Cornell University


CUP 25787

Something funny in the herbarium

You never know what you’ll stumble across in the herbarium. It’s a treasure trove of irreplaceable specimens, undescribed species, and occasionally, jokes.

protein synthesis

Protein synthesis in 1971

Hippies, protein synthesis, and Lewis Carroll, mixed together like some weird Jell-O mold. Too fascinating to look away.

jar full o stink

Phallus ravenelii: the common stinkhorn, Ravenel’s stinkhorn

Stink stink stink, we love stinkhorns. A little about their sordid history and biology here. What’s not to like?


Pilobolus and the lungworm

Pilobolus is interesting enough all by itself, because it can shoot a big black bullet. We’d also like to introduce you to the lungworm. The lungworm takes an unusual route to get back into a cow. It travels through snot, dung, and–most surprisingly–by fungus.

what the?

Mystery liverwort fungus, chapter two

Part 2 in FAM’s series on the mysterious liverwort fungus. What the heck is this? Mycology is hard.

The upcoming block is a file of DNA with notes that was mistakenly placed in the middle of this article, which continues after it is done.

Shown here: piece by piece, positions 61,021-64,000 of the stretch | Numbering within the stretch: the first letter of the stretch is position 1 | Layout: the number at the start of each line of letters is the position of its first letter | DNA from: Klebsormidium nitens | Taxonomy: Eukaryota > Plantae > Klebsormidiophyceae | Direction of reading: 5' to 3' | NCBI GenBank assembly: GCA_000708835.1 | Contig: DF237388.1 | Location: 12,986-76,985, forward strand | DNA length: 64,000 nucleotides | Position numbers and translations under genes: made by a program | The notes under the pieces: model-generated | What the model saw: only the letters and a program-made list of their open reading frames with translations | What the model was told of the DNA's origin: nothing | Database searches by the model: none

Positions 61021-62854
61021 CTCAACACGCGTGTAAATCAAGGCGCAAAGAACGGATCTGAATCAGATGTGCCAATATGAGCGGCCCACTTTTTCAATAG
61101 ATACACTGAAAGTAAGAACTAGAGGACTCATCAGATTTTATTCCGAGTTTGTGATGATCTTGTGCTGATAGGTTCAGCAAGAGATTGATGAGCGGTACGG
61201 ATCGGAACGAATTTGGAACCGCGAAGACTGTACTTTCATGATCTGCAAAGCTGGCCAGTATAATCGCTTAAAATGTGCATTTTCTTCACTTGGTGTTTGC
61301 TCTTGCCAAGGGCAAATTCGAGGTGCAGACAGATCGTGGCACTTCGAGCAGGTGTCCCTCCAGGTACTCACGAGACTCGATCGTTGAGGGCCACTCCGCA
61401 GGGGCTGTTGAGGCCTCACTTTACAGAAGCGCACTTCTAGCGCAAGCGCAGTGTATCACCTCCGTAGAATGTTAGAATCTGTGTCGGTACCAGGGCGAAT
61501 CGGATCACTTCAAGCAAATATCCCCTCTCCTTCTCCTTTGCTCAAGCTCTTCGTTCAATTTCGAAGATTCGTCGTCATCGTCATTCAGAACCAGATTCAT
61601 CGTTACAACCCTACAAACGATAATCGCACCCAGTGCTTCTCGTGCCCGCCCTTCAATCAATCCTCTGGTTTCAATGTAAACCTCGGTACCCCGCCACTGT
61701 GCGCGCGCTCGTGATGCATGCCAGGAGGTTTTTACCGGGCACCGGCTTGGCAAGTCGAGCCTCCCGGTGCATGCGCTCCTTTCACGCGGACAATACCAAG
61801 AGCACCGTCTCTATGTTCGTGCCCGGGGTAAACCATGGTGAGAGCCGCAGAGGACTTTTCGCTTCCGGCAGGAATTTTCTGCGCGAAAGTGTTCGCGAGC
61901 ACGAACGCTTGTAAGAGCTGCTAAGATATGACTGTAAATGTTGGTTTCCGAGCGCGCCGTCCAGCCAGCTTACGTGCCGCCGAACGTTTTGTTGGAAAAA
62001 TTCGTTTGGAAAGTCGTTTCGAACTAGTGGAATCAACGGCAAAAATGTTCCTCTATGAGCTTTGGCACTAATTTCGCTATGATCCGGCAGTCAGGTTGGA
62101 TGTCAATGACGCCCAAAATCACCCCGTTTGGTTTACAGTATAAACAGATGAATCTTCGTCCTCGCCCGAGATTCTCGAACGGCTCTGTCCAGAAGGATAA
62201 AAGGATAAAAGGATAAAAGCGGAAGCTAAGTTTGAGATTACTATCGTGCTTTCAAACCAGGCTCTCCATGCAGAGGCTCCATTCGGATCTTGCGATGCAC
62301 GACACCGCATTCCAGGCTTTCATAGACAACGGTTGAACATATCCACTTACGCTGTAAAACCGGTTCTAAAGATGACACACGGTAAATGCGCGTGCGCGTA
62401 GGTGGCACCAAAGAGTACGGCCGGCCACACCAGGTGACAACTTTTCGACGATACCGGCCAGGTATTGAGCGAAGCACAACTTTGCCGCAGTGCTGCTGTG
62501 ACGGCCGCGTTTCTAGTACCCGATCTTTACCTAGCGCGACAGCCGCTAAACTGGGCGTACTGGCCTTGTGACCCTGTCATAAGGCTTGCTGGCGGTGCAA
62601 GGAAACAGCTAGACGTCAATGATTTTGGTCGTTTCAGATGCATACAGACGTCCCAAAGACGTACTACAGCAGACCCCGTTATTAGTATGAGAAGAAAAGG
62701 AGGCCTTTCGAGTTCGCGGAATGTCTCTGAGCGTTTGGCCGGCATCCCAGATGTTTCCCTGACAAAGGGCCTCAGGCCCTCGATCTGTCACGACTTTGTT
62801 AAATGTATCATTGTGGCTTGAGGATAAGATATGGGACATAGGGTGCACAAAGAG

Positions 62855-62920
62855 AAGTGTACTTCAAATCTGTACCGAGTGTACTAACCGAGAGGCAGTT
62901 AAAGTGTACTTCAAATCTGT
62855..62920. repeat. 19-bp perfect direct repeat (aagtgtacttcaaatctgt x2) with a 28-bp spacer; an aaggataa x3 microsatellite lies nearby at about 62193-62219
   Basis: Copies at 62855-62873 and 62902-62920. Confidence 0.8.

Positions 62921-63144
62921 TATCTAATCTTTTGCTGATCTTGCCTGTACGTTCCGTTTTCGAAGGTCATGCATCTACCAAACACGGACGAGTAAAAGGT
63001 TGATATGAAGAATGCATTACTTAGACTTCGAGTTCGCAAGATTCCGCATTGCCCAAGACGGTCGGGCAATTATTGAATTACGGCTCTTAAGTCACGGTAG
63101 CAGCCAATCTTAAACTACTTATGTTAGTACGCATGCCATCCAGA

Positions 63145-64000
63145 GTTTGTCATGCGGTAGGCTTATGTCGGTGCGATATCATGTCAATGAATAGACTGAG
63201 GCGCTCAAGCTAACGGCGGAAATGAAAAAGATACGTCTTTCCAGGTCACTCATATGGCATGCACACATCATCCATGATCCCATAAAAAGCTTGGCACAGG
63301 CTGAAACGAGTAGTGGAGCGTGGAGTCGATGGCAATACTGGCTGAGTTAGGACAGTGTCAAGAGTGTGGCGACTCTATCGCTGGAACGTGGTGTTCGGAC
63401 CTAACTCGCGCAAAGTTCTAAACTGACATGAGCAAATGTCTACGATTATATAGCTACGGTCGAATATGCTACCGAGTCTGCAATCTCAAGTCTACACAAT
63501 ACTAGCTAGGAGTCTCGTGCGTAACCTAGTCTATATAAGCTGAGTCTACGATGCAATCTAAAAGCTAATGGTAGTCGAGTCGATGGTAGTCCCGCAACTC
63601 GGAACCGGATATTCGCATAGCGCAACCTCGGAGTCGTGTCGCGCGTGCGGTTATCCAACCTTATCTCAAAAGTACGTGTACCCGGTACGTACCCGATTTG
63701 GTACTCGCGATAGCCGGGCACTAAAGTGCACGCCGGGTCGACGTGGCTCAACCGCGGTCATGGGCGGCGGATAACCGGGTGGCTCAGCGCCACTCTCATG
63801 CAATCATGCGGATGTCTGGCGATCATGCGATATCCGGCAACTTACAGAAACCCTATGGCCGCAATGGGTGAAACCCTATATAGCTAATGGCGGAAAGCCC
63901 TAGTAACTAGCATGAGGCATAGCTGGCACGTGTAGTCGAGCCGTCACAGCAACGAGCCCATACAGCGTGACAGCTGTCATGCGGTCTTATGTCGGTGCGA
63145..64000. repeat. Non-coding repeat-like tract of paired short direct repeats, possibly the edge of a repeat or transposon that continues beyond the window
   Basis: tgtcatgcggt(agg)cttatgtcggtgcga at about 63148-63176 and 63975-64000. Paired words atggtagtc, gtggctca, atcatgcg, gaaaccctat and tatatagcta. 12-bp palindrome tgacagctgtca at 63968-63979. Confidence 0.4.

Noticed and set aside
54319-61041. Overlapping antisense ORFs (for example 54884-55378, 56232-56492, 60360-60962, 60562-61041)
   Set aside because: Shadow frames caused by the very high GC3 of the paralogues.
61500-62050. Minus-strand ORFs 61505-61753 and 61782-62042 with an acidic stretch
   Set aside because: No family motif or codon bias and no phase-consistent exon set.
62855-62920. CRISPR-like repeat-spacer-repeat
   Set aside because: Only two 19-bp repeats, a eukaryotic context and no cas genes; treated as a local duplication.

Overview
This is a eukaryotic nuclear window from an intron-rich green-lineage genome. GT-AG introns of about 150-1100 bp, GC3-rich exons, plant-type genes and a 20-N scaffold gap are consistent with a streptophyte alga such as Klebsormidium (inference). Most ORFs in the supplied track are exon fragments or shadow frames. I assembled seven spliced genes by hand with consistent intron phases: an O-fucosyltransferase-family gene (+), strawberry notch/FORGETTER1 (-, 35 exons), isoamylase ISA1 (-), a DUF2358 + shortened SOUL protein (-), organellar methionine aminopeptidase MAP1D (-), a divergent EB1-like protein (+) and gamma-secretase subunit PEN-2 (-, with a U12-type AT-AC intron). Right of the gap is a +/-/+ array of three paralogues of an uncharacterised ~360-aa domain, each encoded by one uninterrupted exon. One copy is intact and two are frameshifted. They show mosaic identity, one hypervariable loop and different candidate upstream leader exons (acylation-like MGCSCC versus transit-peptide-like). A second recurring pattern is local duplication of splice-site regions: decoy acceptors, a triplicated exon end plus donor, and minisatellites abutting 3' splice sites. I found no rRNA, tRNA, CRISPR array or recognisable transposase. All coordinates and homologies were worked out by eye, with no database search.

a mystery

The Friday Afternoon Mycologist

The Friday Afternoon Mycologist makes his first appearance on the Blog, and tells us about his vexing and/or intriguing liverwort fungus. Why is mycology so hard? And why do all truly interesting things happen on Friday afternoons?

wait for it

Time lapse stink

Two stinkhorn species in time lapse video. They’re astonishingly rude.

Something's coming

The shape of things to come

Welcome to the Cornell Mushroom Blog. This is our first post.


Most people don't pay much attention to fungi, which include things like mushrooms, molds, yeasts, and mildews. Here at Cornell we think they're pretty fascinating. In fact, even the most disgusting foot diseases and moldy strawberries are dear to our hearts. We'd like to talk to you about fungi, so that like us, you too can tell gross stories at the dinner table. Afterwards, maybe you'll notice some things you would have overlooked before, and we think this could be good for the planet.

Kathie T. Hodge, Editor

Beneath Notice, our book of borescopic mycology.


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